int ndims, DelMagic delete_magic, int delparam)
   {
     pdl* npdl = PDL->pdlnew(); /* get the empty container */

     PDL->setdims(npdl,dims,ndims); /* set dims      */
     npdl->datatype = datatype;     /* and data type */
     npdl->data = data;             /* point it to your data */
     /* make sure the core doesn't meddle with your data */
     npdl->state |= PDL_DONTTOUCHDATA | PDL_ALLOCATED;
     if (delete_magic != NULL)
       PDL->add_deletedata_magic(npdl, delete_magic, delparam);
     else
       PDL->add_deletedata_magic(npdl, default_magic, 0);
     return npdl;
   }

   #define SZ 256
   /* a really silly function that makes a ramp image
    * in reality this could be an opaque function
    * in some library that you are using
    */
   static PDL_Byte* mkramp(void)
   {
     PDL_Byte *data;
     int i;

     if ((data = malloc(SZ*SZ*sizeof(PDL_Byte))) == NULL)
       croak("mkramp: Couldn't allocate memory");
     for (i=0;i<SZ*SZ;i++)
       data[i] = i % SZ;

     return data;
   }

   /* this function takes care of the required clean-up */
   static void delete_myramp(pdl* p, int param)
   {
     if (p->data)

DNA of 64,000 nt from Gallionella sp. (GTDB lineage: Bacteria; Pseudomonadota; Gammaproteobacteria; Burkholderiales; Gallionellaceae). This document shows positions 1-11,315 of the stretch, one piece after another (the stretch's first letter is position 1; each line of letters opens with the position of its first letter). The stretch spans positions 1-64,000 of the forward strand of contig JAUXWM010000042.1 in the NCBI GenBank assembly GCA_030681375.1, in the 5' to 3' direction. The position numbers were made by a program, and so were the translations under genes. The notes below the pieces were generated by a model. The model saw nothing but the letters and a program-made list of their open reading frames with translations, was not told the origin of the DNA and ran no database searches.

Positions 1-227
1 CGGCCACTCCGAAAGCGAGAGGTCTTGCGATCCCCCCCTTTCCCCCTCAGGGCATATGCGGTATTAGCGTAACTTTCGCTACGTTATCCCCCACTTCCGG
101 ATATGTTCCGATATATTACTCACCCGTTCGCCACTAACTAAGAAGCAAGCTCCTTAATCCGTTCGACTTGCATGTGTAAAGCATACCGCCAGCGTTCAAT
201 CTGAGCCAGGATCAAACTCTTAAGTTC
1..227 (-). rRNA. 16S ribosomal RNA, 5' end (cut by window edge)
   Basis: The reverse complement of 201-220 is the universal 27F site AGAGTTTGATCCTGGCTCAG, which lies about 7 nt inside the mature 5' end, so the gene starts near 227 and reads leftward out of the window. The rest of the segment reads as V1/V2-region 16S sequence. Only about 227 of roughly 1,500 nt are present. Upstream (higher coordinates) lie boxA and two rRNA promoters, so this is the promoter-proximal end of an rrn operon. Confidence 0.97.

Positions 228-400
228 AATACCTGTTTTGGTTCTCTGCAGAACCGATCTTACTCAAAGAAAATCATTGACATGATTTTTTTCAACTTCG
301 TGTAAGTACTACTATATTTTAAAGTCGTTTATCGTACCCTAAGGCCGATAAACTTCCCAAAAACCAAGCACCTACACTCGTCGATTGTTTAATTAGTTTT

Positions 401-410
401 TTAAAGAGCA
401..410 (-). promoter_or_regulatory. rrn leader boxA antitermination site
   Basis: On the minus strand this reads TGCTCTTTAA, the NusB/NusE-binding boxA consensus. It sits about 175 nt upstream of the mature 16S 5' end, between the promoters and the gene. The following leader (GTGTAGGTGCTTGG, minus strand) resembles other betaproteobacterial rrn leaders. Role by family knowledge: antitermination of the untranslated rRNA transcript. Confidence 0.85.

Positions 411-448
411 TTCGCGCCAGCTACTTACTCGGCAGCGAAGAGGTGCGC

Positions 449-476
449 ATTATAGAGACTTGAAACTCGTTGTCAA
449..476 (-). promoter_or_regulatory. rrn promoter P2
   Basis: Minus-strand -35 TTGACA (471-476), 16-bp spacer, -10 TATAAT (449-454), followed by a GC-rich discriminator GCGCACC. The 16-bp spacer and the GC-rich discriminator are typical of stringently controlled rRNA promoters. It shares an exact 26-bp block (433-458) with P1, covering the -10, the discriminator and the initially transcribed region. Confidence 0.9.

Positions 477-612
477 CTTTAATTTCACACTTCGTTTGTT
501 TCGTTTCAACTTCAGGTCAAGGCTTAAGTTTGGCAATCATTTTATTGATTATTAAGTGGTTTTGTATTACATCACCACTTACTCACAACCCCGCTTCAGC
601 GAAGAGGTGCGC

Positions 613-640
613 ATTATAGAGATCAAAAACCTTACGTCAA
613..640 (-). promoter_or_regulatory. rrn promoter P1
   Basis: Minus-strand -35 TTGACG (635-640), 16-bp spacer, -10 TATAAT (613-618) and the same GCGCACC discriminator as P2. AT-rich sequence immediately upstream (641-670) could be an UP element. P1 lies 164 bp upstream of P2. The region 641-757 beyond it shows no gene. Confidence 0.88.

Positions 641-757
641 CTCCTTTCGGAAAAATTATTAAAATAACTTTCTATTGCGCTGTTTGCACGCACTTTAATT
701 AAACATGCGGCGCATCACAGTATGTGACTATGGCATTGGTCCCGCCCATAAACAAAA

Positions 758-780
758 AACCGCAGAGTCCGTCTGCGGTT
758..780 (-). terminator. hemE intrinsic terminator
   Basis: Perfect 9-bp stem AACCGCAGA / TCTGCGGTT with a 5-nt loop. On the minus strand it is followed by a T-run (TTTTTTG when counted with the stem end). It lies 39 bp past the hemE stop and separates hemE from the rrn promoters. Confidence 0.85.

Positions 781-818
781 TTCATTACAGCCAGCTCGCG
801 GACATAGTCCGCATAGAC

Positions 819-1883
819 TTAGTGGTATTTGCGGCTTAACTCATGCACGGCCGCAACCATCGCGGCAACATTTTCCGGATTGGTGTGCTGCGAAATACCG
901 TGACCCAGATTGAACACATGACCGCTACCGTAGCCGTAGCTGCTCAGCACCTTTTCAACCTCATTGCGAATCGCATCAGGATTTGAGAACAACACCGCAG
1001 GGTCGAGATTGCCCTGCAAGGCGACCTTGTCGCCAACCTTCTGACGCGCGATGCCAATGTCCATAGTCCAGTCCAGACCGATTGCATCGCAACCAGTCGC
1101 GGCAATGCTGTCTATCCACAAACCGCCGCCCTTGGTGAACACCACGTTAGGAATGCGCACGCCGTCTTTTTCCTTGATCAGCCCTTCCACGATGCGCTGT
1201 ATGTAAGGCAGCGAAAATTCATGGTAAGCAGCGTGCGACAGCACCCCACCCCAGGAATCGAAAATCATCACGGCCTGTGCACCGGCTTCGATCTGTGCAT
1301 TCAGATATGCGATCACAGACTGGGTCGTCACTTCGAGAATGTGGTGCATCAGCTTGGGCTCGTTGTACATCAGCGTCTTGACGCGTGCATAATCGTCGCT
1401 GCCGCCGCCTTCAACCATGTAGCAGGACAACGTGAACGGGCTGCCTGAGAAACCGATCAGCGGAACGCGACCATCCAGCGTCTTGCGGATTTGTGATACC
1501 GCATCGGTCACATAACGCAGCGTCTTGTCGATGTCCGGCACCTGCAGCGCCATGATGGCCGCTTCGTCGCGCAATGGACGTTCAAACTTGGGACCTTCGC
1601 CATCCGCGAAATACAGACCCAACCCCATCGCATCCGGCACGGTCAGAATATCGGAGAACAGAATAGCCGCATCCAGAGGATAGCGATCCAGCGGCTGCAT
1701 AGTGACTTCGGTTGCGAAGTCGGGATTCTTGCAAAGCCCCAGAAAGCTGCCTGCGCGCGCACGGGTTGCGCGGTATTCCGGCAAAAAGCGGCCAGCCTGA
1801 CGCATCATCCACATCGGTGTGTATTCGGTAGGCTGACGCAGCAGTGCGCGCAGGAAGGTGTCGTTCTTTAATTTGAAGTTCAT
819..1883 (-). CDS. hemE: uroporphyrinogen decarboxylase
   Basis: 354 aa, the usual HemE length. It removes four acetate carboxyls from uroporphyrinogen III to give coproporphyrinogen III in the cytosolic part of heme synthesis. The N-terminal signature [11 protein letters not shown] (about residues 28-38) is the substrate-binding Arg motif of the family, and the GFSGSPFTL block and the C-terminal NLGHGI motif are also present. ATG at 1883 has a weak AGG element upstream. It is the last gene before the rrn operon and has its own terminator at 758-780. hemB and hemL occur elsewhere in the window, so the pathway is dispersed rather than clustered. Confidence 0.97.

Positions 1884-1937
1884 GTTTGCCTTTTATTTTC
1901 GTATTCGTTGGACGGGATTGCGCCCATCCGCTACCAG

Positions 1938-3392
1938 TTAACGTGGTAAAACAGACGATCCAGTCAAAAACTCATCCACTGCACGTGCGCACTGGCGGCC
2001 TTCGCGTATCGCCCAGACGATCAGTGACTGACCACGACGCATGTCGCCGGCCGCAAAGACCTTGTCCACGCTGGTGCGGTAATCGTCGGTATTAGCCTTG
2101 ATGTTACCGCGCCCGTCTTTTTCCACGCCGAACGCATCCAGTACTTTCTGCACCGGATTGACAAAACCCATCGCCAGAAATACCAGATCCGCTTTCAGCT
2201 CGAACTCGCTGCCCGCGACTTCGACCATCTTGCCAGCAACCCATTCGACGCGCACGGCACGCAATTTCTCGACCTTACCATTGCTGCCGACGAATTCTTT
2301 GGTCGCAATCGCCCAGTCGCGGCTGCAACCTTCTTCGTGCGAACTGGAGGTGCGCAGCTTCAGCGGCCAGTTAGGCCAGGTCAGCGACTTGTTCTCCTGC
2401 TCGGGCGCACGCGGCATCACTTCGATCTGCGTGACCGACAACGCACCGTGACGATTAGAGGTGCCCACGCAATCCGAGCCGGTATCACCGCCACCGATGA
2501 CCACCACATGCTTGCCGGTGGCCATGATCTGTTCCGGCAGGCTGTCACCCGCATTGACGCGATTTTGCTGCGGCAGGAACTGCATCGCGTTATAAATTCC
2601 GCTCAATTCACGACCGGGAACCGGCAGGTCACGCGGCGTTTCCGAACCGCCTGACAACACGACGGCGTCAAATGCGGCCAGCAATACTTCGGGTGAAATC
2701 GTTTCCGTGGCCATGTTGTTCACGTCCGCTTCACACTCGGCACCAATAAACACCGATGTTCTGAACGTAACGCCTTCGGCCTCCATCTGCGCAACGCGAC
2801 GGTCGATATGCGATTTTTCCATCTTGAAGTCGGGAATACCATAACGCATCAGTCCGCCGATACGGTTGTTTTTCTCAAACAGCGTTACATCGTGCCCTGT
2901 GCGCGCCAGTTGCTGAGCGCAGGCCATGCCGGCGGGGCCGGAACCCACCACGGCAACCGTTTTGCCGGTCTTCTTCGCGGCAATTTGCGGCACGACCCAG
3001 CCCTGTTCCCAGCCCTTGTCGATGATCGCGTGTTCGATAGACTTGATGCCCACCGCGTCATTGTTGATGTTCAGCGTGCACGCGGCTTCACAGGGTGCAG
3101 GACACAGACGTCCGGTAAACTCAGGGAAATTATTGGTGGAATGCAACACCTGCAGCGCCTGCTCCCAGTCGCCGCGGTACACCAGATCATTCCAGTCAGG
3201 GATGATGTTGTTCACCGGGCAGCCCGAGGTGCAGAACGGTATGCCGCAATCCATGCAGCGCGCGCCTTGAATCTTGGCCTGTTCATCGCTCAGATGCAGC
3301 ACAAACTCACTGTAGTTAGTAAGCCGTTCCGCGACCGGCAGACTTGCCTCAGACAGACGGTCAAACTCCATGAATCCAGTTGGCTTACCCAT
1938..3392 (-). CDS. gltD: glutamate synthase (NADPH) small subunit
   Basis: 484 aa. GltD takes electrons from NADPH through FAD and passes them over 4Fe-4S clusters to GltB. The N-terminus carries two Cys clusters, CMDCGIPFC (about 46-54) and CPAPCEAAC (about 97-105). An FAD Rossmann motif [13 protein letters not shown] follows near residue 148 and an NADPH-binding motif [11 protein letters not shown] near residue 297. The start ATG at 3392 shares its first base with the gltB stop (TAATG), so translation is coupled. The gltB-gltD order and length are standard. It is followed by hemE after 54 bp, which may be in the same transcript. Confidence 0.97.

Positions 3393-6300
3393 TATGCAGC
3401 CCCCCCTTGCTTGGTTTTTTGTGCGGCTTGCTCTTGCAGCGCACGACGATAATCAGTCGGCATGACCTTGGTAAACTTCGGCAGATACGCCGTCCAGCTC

free(p->data);
     p->data = 0;
   }

   pdl* mkpiddle()
   {
     PDL_Long dims[] = {SZ,SZ};
     pdl *p;

     p = pdl_wrap((void *) mkramp(), PDL_B, dims, 2, 
                  delete_myramp,0); /* the delparam is abitrarily set to 0 */
     return p;
   }

The gory details ^

The Core struct -- getting at PDL core routines at runtime

PDL uses a technique similar to that employed by the Tk modules to let other modules use its core routines. A pointer to all shared core PDL routines is stored in the $PDL::SHARE variable. XS code should get hold of this pointer at boot time so that the rest of the C/XS code can then use that pointer for access at run time. This initial loading of the pointer is most easily achieved using the functions PDL_AUTO_INCLUDE and PDL_BOOT that are defined and exported by PDL::Core::Dev. Typical usage with the Inline module has already been demonstrated:

   use Inline C => Config =>
     INC           => &PDL_INCLUDE,
     TYPEMAPS      => &PDL_TYPEMAP,
     AUTO_INCLUDE  => &PDL_AUTO_INCLUDE, # declarations
     BOOT          => &PDL_BOOT;         # code for the XS boot section

The code returned by PDL_AUTO_INCLUDE makes sure that pdlcore.h is included and declares the static variables to hold the pointer to the Core struct. It looks something like this:

   print PDL_AUTO_INCLUDE;